How Did We Get Here?
A little over a year ago, the perception of the world was altered in scale with the aid of a malicious, microscopic virus whose impact was both vastly global and horribly intimate. For some of us, it was a second global pandemic in our lifetimes, the first being HIV/AIDS, and now in the present, an invisible specter is passed through gathering, proximity, and air. Like so many, DAVID RUBIN Land Collective shut its studio doors in favor of remote engagement and virtual collaboration. We soldiered on to find the balance between designing landscapes of social purpose while informing an environment that is safe for gathering.
Pandemics, generally, expose and highlight vulnerabilities in our society, often isolating communities and bringing to light long suppressed issues. As with past pandemics, the current COVID moment has exposed and exacerbated the existing fractures in our society. We at Land Collective gathered virtually and often to process the ongoing inequities that this moment has laid bare. We asked ourselves: what can we do about this? How can landscape serve this moment? We listened while many spoke to the immediate needs: opening up more public space, marking 6-feet of distance on pavement, building emergency healthcare facilities.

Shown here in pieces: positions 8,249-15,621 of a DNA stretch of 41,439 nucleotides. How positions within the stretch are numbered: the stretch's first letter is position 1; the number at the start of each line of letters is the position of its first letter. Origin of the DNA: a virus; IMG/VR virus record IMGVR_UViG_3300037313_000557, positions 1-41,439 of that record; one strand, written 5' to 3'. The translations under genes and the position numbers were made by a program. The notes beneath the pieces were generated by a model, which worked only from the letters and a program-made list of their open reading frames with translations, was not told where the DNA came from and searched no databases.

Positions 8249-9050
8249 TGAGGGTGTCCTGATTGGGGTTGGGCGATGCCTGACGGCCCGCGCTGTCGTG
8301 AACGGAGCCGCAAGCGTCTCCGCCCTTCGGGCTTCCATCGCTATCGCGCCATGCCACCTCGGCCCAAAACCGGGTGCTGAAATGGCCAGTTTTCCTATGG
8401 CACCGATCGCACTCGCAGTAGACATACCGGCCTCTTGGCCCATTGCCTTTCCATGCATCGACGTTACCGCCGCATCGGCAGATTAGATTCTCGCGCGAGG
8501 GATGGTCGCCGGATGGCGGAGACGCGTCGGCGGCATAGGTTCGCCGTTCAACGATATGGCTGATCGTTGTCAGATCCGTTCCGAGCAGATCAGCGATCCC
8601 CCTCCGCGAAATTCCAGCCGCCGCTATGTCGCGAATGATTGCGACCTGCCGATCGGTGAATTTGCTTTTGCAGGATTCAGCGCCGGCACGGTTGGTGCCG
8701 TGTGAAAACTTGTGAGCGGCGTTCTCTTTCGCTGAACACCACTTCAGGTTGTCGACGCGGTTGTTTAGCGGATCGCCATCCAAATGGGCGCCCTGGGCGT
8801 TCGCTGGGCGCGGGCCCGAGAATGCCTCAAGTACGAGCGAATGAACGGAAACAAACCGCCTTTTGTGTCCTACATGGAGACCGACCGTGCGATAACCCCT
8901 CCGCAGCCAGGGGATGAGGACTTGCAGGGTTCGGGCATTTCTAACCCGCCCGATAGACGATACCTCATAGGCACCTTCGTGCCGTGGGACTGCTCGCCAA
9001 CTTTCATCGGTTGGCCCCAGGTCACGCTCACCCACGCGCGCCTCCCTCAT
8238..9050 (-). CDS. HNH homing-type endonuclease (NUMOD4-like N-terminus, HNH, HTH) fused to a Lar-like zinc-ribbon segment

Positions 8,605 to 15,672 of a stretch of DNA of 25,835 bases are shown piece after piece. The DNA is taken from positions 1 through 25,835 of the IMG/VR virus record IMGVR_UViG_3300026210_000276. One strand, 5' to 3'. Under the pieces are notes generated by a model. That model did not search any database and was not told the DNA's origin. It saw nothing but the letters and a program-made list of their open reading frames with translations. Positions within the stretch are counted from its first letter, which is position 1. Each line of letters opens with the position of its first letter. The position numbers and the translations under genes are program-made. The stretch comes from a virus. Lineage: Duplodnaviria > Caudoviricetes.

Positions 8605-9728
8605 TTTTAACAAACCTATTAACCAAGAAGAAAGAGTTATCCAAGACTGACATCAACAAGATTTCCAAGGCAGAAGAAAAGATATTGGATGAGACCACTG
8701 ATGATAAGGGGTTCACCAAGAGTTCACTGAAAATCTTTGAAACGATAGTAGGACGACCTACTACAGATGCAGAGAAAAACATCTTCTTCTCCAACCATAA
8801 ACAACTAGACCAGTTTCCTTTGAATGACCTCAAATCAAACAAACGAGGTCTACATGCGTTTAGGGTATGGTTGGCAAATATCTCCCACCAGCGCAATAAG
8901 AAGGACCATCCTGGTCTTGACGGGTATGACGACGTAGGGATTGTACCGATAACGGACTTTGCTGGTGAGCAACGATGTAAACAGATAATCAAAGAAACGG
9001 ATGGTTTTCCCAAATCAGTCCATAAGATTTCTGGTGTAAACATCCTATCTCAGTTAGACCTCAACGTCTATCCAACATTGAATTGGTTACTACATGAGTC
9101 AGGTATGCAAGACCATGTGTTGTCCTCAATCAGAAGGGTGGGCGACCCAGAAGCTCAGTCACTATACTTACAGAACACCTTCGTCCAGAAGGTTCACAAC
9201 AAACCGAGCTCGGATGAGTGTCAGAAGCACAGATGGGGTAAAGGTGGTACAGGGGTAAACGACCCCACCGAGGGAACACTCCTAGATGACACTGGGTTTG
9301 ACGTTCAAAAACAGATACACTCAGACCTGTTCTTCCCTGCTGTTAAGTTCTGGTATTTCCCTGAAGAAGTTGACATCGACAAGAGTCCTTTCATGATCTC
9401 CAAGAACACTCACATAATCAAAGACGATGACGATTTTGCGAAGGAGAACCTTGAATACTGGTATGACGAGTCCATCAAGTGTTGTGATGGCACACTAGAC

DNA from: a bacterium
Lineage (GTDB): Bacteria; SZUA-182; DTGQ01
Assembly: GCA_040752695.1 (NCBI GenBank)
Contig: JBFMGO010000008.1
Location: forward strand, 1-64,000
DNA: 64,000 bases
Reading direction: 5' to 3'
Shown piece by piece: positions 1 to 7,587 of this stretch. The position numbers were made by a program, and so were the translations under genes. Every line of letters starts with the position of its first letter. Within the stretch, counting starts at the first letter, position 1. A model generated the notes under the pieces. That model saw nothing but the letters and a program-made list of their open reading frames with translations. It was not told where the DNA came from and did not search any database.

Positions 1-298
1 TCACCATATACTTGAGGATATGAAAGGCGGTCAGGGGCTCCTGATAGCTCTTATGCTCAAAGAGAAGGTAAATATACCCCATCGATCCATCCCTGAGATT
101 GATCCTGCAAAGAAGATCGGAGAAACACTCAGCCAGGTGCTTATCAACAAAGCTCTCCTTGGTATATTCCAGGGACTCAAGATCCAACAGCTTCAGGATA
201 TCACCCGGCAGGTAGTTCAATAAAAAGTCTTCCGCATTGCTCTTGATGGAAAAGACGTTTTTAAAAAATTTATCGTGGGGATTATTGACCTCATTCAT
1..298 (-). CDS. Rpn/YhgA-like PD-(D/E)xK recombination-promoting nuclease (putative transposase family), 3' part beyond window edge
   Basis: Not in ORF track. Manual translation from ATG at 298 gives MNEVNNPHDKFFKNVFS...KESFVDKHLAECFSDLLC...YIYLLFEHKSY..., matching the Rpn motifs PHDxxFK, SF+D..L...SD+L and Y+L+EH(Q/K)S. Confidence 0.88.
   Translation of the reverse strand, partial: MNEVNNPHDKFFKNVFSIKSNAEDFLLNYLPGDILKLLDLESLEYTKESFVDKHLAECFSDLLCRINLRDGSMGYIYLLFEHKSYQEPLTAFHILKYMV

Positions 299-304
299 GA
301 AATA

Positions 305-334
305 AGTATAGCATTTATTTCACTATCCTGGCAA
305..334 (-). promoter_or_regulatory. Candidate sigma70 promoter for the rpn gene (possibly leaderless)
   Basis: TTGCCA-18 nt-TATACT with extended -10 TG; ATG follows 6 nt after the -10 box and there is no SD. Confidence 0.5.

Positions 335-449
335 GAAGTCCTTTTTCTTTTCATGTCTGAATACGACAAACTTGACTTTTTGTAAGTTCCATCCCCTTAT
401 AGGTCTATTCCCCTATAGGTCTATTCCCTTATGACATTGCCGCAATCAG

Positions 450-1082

How Can We Show Up Better?
But we wanted to think about solving the issues that plagued us before the pandemic and would remain with us long after. These are issues that are now openly talked about. Let’s seize this moment of awareness to see if we can come through this pandemic stronger, smarter, better-prepared to change our future, our common ground, and future landscape. We ended up with a new dedication to our core mission: utilizing empathy to create socially resilient landscapes that positively inform and empower communities.
Let’s Do this Together
Working in collaboration with the brilliant talent at Bruce Mau Design, together we have created an Instagram “magazine” – Landscape Field Notes from a Post–Pandemic Future: @Post_Pandemic_
We want this Instagram magazine to be a place that sparks conversations, integrates diverse ideas, and guides us all to be better designers. It has been a joyful collaboration and we want to share that joy with others. The series is meant to be engaging, accessible, and informative. It is not at all definitive. Rather, it is intended to be an inclusive dialogue that empowers practitioners and recipients of designed environments, and gives voice to the novice who may not appreciate (yet) the power of landscape to inform and reflect culture. We invite you to be part of building a better future landscape, too. Consider our posts, share how they resonate with you, and help us learn from your pandemic experience as much as you learn from ours.
This is a living magazine and you are, aspirationally, a contributor. Join and participate.